The readings this week, to me, seemed to contradict each other. Plus, if I am being really honest, quite a bit went over my head. On the one hand there was Fletcher was talking about material diversity and how we ‘shouldn’t put all of our eggs in one basket’ in Design Journeys. Then there is Cradle2Cradle that talks about the need to keep the separate spheres so that they all can be cycled through again without any complications and contaminations. Perhaps I am being narrow minded but it seems like an ‘either/or’ scenario.
As much as I feel that, yes, cradle2cradle, is the best and most sustainable option for the planet from here on out, I also feel that it is entirely unattainable… at least right now. I don’t see how we can separate the natural from the manufactured not just in clothing but ANY other area of consumption. Even the food we eat has been genetically modified and use pesticides and herbicides and whatever-icides that are “required”. At the risk of sounding like an old grouchy lady, technology has become so integrated into our daily lives that it is so grossly overlooked as an added part of the process. I don’t think that many of us really know what truly organic processes would look like.
Diversifying the assortment of what we deem useful for clothing products, to me, means that there is an equal amount of natural and manufactured fibers because each requires a different amount of different resources. This means using product from both the biosphere and the technosphere which makes them “monstrous hybrids”. Everything has some kind of mixture of natural and manufactured fibers. And that is how I like it, apparently.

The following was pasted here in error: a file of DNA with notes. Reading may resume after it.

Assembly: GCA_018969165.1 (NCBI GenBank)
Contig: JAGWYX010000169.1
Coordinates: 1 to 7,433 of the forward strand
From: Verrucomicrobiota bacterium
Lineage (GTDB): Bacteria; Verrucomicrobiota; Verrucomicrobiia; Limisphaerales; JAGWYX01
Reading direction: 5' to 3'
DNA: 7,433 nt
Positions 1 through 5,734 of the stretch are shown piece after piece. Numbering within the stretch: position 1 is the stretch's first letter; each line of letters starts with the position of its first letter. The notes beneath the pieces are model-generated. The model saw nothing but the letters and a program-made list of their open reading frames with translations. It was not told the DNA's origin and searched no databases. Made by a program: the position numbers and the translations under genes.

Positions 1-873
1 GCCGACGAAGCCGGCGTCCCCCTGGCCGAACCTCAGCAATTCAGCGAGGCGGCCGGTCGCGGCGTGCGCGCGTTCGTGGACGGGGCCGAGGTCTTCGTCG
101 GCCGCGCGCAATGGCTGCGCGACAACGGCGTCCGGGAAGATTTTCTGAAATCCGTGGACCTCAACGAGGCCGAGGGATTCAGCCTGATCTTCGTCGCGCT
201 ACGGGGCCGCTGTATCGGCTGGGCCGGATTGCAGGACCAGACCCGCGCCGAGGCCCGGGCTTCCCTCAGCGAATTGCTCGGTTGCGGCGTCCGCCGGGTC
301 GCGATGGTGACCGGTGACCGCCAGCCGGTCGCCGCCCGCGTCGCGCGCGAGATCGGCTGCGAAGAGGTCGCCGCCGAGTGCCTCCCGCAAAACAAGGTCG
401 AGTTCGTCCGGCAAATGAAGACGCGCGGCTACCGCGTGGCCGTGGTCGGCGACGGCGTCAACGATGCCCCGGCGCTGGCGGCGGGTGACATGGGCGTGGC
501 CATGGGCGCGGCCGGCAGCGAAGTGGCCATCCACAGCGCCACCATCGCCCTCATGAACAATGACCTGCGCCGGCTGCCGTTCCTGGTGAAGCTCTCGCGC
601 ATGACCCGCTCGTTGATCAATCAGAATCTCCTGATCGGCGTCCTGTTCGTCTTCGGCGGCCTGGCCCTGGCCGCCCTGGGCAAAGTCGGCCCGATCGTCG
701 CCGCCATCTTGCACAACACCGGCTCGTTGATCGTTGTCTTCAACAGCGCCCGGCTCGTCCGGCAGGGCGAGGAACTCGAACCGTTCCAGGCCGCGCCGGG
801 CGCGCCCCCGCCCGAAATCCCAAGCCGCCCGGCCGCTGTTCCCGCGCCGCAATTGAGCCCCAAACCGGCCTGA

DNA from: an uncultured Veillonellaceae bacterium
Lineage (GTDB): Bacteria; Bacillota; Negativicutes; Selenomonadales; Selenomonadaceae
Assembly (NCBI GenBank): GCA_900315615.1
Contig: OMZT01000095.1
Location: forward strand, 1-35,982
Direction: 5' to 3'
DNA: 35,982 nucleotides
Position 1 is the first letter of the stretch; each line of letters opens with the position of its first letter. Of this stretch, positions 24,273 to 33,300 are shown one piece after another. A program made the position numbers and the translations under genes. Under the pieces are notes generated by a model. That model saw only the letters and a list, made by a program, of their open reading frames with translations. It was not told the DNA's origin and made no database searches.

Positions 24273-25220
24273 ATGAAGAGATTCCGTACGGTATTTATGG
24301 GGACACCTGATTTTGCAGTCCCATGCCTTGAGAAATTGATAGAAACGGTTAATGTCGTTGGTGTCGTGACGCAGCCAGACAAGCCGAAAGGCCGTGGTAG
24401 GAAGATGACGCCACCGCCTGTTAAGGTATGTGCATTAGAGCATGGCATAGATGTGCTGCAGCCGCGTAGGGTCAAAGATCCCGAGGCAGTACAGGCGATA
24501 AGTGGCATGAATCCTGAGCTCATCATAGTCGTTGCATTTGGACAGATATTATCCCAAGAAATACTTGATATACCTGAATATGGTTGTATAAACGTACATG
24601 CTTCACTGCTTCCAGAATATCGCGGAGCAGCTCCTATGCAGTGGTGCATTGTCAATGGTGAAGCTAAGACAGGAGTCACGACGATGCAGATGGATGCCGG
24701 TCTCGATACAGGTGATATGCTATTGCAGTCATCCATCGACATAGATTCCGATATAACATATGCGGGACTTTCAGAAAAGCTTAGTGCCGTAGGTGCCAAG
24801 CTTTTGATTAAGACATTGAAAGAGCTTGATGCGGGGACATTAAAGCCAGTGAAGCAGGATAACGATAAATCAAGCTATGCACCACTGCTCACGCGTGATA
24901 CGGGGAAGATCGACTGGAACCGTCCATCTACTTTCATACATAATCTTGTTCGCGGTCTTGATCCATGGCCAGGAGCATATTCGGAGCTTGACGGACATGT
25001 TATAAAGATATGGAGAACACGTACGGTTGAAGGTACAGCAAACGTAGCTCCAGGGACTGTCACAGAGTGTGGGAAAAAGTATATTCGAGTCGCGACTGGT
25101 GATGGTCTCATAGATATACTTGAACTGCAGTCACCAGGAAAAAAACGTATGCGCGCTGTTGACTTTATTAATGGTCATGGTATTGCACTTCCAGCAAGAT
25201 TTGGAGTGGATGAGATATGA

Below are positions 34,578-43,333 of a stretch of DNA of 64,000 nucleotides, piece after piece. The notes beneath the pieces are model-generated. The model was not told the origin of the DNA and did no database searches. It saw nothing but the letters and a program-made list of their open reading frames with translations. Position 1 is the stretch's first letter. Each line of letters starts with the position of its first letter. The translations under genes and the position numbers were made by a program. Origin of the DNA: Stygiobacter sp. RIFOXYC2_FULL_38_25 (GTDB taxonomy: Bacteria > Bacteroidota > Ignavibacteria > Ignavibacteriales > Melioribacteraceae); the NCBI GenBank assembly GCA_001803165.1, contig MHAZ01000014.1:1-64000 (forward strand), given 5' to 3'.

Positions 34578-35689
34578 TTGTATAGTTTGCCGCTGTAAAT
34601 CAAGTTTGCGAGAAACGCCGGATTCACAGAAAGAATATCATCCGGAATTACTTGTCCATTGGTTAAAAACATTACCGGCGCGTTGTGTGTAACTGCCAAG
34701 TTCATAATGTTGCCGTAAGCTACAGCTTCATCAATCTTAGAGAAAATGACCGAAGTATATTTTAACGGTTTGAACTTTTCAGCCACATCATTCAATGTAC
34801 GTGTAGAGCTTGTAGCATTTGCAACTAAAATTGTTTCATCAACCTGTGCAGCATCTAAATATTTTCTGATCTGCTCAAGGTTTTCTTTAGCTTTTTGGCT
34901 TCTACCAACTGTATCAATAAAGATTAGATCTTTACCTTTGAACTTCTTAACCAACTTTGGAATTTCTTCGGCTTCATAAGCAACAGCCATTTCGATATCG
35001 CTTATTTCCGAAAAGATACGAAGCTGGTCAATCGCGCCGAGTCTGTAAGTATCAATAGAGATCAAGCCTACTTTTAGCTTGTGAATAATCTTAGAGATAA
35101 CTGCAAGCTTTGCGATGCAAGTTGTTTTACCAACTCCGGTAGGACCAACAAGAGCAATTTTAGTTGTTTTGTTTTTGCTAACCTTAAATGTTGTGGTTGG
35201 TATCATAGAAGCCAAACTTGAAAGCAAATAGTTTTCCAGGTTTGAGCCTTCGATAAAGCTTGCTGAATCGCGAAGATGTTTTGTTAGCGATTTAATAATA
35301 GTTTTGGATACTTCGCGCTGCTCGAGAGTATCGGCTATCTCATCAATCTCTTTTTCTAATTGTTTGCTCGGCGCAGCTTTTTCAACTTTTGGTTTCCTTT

I was curious as to where my clothing would fit into these different spheres so I looked in my closet. It didn’t take too long because I haven’t done laundry in about a month and I didn’t feel like rummaging through dirty laundry. I found that pretty much everything I own is a monstrous hybrid with the exception of a 100% cotton skirt that I don’t wear because it doesn’t have any stretch and isn’t comfortable. Even my t-shirts, the VERY FEW that congregate in my pajama drawer, that are 100% cotton have been screen printed or dyed or washed with fairy dust. All of this, to my understanding, takes it out of the true biosphere and crosses over into the technospere.
I feel that even when we use natural fibers to try to lessen our carbon footprint or because we feel it is more environmentally friendly, we still use harsh chemicals and treatments to make the garment more suitable to our desires. It needs to be wrinkle resistant, stain resistant, mold resistant, softer, have more stretch, be more durable, bullet proof, insect repellant, resistant to friction, body shaping, tummy flattening, cellulite concealing, bust enhancing, cooling, heat retentive, water proof, high absorbability, gps enabled, invisibility cloaking and most importantly machine washable. All of the things we require of our fabrics fall so far outside the natural realm that there is almost no way to have anything less than monstrous hybrids.